I know just before you launch your startup busines it can be very exciting because there are so many possibilities. It can also be very daunting because there are always a few uncertainties. Here are a few things you can do before you risk your money or leave your full time income, so you can hit the ground running.
Raise capital: raise enough capital to ride out the storm until you start making a profit. HINT: If you’ve never had a startup business or gone out on your own it can be longer than you think! You might have enough in personal savings. Alternatively, you might look at a loan, crowdfunding or bringing in a venture capitalist (outside investor).
Brand yourself: Your personal brand will follow you wherever you go. Start talking to people about your passion early. Blog about it, talk about it, write a book, get on social media and let people hear your ideas.
Network: You don’t need to be the life of the party to start networking and connecting with potential clients, partners, business advisers, similar businesses or future colleagues. It’s okay if you don’t like networking events. There are many other ways to start making connections.
Establish your team: Realise your strengths, weaknesses and time constraints. Learn from the best entrepreneurs and surround yourself with good people, who can make things happen for you. Start looking around for the right people before you launch your startup business.
Find your partners: You might notice complimentary businesses, who cannot form part of your team for a particular project but still have something to offer. For example, you might have a product and notice another team has a big customer base who could use that product. Try and make a deal.
Build your following: Seek out a following of people who have a genuine need for what you can offer. If you can’t keep in frequent contact personally, connect with them on social media, via email or as part of another community. It’s much easier to promote your new business if you have an audience waiting to hear about it.
Refine your target: You probably hear the word niche often and it’s really misunderstood. A niche is a very specific target market, with a very specific set of needs. Your niche is not your startup business, product or service but the business or consumer it serves. You need to be clear about who your niche is, what they want and how you can satisfy them.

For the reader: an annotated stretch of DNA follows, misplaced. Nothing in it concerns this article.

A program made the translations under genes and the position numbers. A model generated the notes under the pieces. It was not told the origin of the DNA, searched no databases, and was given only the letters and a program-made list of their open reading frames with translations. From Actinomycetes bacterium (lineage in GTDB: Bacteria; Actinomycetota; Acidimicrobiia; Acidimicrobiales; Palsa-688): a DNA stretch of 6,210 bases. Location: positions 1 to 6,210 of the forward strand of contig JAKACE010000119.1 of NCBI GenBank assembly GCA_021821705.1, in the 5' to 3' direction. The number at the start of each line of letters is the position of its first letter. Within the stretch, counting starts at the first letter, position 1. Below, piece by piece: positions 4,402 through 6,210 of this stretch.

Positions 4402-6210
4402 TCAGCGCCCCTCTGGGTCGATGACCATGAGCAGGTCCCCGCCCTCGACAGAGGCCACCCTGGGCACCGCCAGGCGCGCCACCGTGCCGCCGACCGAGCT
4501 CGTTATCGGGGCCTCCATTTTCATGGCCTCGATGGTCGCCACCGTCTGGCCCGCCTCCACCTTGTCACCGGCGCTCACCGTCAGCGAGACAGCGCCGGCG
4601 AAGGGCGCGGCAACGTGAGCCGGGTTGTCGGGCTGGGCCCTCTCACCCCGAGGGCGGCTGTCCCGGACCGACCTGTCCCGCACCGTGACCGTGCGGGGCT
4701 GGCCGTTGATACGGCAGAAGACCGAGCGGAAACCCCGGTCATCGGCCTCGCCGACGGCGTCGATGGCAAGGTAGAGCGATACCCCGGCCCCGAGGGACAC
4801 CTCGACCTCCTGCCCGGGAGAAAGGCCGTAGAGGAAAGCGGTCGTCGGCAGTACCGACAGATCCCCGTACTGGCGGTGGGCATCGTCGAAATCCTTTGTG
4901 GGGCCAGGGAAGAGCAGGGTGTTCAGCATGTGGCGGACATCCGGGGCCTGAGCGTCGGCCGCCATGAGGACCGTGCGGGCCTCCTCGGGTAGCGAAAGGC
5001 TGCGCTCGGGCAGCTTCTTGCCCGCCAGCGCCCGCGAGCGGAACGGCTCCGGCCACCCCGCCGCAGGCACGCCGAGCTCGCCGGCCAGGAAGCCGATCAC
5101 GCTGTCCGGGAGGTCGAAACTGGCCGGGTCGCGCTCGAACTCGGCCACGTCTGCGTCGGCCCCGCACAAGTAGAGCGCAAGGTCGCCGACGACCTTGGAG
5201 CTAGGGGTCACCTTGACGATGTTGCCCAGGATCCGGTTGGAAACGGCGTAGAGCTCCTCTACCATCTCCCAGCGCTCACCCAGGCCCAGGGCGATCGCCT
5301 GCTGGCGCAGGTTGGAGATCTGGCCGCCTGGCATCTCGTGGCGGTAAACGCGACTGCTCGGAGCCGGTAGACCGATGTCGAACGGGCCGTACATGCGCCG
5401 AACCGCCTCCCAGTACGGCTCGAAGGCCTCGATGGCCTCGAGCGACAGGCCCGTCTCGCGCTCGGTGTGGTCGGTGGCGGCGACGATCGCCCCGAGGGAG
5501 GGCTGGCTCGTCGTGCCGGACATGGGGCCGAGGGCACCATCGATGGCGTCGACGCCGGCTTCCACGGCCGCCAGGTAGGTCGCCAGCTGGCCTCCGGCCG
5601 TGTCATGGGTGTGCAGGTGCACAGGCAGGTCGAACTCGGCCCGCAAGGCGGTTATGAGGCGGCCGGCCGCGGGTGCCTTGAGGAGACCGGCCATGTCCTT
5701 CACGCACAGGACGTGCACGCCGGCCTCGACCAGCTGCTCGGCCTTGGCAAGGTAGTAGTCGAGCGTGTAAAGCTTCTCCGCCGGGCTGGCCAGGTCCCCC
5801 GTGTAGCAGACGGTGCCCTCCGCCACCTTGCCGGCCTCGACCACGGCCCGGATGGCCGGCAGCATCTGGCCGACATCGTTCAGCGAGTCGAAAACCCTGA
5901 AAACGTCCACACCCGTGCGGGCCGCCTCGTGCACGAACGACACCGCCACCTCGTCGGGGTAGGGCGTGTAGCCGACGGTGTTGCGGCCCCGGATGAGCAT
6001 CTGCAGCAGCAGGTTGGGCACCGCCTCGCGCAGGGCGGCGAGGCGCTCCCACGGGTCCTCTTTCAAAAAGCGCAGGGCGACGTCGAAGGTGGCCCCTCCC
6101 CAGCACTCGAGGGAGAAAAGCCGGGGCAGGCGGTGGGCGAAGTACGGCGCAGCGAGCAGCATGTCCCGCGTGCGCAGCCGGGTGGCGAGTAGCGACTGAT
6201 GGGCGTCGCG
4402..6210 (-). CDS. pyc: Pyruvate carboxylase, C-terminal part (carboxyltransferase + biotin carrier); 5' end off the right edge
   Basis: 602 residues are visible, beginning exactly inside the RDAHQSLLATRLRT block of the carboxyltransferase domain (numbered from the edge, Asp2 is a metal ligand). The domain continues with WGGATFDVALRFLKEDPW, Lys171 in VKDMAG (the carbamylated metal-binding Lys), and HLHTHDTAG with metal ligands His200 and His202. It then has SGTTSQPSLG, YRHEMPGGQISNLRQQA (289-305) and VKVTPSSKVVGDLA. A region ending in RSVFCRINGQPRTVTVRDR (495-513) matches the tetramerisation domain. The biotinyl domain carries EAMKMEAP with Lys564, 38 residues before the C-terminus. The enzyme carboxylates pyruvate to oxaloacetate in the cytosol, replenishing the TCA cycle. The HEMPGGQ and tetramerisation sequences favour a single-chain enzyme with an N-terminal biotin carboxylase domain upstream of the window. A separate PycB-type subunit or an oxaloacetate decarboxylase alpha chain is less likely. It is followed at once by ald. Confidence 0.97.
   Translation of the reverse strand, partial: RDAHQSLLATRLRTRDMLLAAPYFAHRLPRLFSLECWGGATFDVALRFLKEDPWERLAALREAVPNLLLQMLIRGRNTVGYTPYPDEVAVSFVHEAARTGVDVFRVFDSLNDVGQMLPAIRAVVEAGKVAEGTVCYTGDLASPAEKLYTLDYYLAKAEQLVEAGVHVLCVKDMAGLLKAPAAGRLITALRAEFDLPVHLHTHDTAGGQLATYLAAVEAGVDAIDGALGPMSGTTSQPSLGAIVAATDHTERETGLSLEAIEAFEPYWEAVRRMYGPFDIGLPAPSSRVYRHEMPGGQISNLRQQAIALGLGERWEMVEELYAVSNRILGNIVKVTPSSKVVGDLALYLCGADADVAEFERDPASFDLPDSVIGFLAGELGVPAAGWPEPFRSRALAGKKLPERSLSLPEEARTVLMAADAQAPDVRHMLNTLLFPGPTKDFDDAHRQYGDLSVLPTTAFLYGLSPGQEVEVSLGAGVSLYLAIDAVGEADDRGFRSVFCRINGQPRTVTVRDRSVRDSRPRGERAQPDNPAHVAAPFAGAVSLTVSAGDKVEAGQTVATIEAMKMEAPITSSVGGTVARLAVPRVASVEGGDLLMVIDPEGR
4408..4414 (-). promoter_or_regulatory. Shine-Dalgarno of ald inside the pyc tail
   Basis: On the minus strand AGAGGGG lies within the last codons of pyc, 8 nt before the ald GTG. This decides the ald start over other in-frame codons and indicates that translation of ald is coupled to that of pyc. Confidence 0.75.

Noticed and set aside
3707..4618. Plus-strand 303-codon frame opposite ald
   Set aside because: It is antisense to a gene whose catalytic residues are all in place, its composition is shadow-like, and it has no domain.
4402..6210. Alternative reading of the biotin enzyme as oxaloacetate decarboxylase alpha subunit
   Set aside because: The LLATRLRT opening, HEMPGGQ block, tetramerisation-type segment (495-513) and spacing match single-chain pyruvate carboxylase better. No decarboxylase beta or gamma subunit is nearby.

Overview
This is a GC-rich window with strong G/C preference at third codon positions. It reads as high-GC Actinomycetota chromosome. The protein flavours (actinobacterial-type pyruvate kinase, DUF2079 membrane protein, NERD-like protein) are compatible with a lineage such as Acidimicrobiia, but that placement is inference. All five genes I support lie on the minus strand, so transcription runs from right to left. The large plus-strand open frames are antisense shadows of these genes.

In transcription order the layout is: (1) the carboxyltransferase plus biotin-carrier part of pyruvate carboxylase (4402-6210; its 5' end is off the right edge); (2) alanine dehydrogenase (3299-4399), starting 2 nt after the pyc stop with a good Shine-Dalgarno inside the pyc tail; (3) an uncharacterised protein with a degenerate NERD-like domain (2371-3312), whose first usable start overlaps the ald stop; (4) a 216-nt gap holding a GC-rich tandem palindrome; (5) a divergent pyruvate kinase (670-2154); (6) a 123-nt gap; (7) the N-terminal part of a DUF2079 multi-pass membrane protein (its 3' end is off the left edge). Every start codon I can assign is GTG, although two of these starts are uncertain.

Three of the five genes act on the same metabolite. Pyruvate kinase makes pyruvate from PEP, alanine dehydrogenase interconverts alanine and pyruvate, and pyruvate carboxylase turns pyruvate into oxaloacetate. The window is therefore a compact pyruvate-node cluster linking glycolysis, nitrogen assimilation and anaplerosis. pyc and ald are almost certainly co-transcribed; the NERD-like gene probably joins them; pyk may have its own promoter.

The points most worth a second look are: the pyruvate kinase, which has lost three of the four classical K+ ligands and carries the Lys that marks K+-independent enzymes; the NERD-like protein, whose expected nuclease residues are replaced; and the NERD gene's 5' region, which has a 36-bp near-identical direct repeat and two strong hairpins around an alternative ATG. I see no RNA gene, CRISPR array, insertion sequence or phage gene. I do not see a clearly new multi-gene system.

Hone your offer: Be clear about your offer and how you differ from your competition. You should try and find your unique selling proposition, which is something you can offer that your competitors cannot. I hear a lot of businesses say they’re cheaper or they offer better service. That’s not unique because their competitor down the road is saying exactly the same thing.
Validate your idea: Do some research and find out if there is a real demand for what you have. Are people already paying money for a similar product or service? How can you make a better offer than what people are already paying money for? HINT: If you want to write a book, look up the best sellers for your genre.
Attract interest: After validation, start getting expressions of interest for your product or service. Soft expressions of interest include comments on a social media post or signing up for your email. If you really want to know if something will work, try making an ‘early bird’ offer and getting your customers to pay for the order before your product or service is even finished. Of course if you choose not to deliver, you will need to refund their money.
I know first hand what it’s like to start a business. Earning trust takes time. Building a sustainable cash flow takes time. Ironing out your business problems takes time. These are just a few of the things I wish I had considered before I started my business. I learned some hard lessons along the way. I’m sharing this with you so you don’t do the same.
Author, 'Time to Start: How to find time to start your next big thing.' Time management skills for freelancers, solopreneurs & entrepreneurs. Danny has completed a Masters of Business and Commerce and a Bachelor of Commerce with a Marketing Major.
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